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The Beauty Spot: Gender neutral clothes should be for everyone, right?

The Beauty Spot is Zoe Scheltema’s weekly column that dissects the world of beauty and fashion. This week she reviews the new unisex clothing range by Zara.

The market for gender neutral clothing is expanding, and retailers are catching on quick fast. The largest fashion name to recently do so was Zara (who are coming to NZ very soon, just by the way).

They recently announced – very quietly for some reason – that they have released a gender neutral range of clothing. This is great thing for those who don’t necessarily identify with any particular gender and don’t feel comfortable shopping in the men’s or the women’s section.

The first thoughts I had when looking at it are that it seems to very much inspired by pajamas and lounge wear that most men and women have anyway. Which, in my book, is not a bad thing at all. The more people lounging, the better.

Here’s a snapshot of what’s in this new range that’s targeted towards neither the lads or the lasses.

The t-shirt:

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Named the ‘flowing unisex t-shirt’ it looks very comfortable, very flowy, very simple. It is a plain white tee, and you really can’t go wrong.

Grey hoodie:

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If I’m honest, I feel like offering a grey hoodie as a specific unisex item is akin to a chef offering fruit kebabs as a recipe in their cookbook. We all know about it, we all do it, we all enjoy it, you’re not telling me anything new.

Unisex jeans:

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Ah the jean. A tense subject – such a great item, but such a hard task to find one that fits lovely over your bottom.

The gender neutral jean is baggy, and definitely not hip-hugging. The styling suggestion implies that by rolling the hem up, it may be a great place for extra storage for your fruit kebabs.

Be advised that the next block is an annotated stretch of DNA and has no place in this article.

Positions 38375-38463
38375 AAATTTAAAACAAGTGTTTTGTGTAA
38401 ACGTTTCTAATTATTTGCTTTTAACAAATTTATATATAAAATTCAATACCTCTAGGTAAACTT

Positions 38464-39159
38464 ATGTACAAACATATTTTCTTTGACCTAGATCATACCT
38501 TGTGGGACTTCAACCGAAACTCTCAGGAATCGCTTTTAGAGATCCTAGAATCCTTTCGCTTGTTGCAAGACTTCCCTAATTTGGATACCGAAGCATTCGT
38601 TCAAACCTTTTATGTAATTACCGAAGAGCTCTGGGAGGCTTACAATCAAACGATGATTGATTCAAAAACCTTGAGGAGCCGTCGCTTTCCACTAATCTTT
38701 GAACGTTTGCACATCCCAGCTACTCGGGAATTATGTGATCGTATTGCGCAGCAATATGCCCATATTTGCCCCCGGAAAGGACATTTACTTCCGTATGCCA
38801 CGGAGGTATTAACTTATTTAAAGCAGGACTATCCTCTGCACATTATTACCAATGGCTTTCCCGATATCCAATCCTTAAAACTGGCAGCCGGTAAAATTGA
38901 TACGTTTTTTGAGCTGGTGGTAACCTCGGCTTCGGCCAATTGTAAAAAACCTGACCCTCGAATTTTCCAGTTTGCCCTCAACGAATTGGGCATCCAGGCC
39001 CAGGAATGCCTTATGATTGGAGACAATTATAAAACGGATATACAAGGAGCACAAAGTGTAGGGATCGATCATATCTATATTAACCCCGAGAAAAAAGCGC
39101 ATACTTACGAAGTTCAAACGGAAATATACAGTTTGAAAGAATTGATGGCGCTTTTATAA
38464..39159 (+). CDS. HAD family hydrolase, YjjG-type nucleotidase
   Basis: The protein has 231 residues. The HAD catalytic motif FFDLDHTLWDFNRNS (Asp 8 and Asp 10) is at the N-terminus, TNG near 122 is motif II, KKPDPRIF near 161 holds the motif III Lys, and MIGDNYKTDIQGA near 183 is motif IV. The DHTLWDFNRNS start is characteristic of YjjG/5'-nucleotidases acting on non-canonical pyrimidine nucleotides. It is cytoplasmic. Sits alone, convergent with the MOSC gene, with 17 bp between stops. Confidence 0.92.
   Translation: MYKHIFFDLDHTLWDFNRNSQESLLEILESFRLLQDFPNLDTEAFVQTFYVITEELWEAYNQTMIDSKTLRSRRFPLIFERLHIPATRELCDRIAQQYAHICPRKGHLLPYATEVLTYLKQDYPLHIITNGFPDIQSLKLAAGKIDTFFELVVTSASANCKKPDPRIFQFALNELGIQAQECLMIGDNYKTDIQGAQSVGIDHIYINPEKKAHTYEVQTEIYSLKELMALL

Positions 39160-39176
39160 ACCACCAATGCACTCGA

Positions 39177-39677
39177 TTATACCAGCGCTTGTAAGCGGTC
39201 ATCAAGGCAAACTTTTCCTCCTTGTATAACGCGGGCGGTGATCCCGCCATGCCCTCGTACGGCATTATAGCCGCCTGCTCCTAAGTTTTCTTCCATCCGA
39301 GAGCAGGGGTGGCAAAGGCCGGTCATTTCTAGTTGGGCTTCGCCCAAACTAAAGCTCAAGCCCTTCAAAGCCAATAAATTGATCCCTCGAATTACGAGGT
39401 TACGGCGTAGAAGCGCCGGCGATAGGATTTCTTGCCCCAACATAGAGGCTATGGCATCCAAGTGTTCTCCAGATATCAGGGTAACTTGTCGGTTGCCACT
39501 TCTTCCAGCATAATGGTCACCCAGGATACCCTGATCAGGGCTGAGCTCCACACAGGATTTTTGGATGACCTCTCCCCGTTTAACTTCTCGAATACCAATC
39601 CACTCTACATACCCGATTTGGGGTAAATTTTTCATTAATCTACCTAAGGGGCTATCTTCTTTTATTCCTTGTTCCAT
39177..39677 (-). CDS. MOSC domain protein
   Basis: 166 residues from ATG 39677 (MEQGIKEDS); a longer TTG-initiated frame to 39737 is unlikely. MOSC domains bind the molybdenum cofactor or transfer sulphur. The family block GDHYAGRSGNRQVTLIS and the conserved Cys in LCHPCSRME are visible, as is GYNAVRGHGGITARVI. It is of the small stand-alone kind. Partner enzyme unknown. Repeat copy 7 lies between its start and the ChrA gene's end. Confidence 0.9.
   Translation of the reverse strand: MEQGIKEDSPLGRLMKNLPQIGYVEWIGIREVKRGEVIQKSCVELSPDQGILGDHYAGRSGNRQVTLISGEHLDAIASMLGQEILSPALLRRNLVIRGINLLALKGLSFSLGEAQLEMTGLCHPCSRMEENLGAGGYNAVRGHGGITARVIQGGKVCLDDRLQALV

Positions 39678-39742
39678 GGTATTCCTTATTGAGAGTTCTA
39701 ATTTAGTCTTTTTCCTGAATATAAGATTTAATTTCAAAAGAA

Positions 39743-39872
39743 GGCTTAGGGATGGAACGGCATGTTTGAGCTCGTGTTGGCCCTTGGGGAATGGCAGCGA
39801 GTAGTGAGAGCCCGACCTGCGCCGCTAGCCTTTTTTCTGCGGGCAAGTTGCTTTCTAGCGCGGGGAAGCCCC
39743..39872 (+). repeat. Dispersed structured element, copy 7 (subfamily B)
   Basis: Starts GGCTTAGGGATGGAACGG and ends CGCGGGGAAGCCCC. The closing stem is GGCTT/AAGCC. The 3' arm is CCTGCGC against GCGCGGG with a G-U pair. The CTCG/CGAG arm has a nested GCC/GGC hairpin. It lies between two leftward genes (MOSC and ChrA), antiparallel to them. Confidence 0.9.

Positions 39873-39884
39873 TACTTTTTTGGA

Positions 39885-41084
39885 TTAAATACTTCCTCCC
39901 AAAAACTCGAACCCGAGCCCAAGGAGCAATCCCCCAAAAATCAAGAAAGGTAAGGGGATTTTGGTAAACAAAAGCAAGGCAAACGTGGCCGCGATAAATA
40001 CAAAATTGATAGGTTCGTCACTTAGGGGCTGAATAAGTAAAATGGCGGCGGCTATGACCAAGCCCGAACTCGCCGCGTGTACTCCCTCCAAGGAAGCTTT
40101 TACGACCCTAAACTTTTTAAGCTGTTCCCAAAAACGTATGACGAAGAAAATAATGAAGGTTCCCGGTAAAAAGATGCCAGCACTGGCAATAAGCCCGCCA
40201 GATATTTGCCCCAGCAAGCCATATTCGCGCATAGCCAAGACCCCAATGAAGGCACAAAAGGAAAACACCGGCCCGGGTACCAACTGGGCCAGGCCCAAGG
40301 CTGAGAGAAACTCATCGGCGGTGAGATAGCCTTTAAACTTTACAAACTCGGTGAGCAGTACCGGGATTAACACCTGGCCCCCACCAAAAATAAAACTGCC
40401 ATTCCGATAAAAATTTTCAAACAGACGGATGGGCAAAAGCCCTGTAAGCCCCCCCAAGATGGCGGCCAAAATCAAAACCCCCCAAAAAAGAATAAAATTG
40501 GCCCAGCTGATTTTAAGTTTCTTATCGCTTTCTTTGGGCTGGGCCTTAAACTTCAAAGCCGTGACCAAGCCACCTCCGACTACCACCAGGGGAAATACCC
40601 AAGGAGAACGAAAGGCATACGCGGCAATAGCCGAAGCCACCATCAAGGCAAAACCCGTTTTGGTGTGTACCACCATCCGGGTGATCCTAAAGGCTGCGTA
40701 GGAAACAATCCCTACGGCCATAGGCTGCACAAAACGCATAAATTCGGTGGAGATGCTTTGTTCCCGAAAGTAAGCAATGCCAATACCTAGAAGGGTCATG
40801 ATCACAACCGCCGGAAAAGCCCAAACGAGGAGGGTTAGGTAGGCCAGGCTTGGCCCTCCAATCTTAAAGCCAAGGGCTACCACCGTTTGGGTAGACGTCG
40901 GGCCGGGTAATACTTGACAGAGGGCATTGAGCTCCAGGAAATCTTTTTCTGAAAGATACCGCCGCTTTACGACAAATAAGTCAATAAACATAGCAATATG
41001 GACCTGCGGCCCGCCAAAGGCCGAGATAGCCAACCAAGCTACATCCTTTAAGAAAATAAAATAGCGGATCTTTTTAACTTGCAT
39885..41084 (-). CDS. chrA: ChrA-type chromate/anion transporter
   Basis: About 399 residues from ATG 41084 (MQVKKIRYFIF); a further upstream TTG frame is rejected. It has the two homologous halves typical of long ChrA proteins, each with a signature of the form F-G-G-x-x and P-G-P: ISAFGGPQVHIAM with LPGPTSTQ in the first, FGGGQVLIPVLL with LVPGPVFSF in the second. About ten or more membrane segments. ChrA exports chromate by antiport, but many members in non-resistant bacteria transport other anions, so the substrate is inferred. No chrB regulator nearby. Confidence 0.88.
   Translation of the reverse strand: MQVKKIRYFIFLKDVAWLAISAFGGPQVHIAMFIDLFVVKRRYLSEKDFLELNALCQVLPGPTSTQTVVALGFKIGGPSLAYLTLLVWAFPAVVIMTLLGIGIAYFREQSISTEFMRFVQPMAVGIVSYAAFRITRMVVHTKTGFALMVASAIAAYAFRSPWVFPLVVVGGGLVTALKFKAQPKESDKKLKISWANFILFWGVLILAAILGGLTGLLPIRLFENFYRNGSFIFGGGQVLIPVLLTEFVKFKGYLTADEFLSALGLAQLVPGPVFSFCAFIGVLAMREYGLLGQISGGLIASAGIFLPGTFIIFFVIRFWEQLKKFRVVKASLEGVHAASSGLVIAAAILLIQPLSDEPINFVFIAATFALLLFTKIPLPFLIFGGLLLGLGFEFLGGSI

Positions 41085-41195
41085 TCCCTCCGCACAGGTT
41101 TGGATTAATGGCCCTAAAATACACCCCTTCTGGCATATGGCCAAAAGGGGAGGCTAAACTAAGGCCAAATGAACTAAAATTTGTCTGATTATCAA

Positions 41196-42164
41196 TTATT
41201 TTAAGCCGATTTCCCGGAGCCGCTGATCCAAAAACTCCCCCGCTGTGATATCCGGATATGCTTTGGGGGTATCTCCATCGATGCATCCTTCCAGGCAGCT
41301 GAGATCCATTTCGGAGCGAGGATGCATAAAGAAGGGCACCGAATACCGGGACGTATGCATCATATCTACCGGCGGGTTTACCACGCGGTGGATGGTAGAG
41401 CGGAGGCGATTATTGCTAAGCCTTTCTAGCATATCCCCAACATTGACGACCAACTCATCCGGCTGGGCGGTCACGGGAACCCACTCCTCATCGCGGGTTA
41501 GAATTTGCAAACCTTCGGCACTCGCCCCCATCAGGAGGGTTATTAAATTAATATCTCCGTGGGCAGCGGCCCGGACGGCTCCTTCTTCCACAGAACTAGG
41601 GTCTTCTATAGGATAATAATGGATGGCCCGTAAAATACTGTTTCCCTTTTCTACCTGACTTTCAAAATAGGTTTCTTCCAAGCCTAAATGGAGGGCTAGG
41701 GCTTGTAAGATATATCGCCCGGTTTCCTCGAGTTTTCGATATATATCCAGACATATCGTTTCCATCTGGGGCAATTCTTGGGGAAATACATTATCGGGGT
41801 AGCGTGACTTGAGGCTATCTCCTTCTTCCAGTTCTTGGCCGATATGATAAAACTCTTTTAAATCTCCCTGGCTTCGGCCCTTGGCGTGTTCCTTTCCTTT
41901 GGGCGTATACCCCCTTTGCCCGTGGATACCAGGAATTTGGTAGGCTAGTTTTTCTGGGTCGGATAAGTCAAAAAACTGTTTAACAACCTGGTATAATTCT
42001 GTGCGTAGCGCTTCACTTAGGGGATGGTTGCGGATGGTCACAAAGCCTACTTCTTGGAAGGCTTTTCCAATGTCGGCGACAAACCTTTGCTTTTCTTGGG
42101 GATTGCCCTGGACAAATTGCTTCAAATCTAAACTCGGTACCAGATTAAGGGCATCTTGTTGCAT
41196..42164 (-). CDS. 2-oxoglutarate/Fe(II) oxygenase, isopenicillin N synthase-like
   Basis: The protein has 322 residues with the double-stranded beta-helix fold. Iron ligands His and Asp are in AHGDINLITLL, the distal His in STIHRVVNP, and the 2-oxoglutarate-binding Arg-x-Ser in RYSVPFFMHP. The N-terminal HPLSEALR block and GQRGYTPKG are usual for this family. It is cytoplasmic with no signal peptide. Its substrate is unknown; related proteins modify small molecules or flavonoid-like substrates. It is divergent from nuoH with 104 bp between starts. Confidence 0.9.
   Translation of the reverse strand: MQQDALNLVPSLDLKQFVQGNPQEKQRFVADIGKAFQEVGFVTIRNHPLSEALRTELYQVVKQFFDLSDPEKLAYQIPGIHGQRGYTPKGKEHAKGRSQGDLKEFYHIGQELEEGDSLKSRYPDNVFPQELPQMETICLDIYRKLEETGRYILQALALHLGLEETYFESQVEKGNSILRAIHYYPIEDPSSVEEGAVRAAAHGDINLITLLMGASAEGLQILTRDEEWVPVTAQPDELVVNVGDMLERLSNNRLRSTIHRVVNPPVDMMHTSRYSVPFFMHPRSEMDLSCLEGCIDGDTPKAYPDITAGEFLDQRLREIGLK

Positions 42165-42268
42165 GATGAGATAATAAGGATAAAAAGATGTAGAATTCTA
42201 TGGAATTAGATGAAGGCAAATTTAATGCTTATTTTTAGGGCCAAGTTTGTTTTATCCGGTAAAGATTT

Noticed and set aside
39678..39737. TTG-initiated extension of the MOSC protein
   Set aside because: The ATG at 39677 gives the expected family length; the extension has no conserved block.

I would argue that although this may be the style you prefer, it would not be as easy for a woman to pull this off.

Grey trackpants:

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Absolutely no doubt in my mind that this is an essential item for both genders. The best cure for a hangover is a pair of grey trackpants and everyone needs them.

Bermuda shorts:

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Aptly named the Bermuda shorts, because they were originally the grey track pant and then the bottom of them mysteriously went missing.

The ‘ungendered’ top:

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As the name suggests, this top is ungendered and uninhibited. It’s the item that says nothing, but says everything at the same time. I feel oddly comforted by this top. Maybe it is the deep blue that calms me to the core.

Overall, I have mixed thoughts about this – I would wear most of these items because they look comfy and quietly stylish, but I would equally not wear any of them because I doubt they would look good on my body with its curves and woman parts on it.

It begs the question – what is clothing being “gender neutral” actually getting at?

It seems that in most cases gender neutrality means that the clothes have no hint of traditional femininity, instead opting for masculine styles. Basically, it’s showing that women’s clothing can be worn by women, but men’s clothing can be worn by both sexes.

There is no sign of a gender neutral dress, or skirt, for example.

Then there’s the colours they have used. They are all very muted, which is fine, very easy to wear, love it. But part of me couldn’t help but think that overall it looks very much like the casual wear of a prison inmate on Orange is the New Black.

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There’s room for improvement for sure, but at least it’s the beginnings of gender fluidity in mainstream fashion – and that can’t be a bad thing at all.

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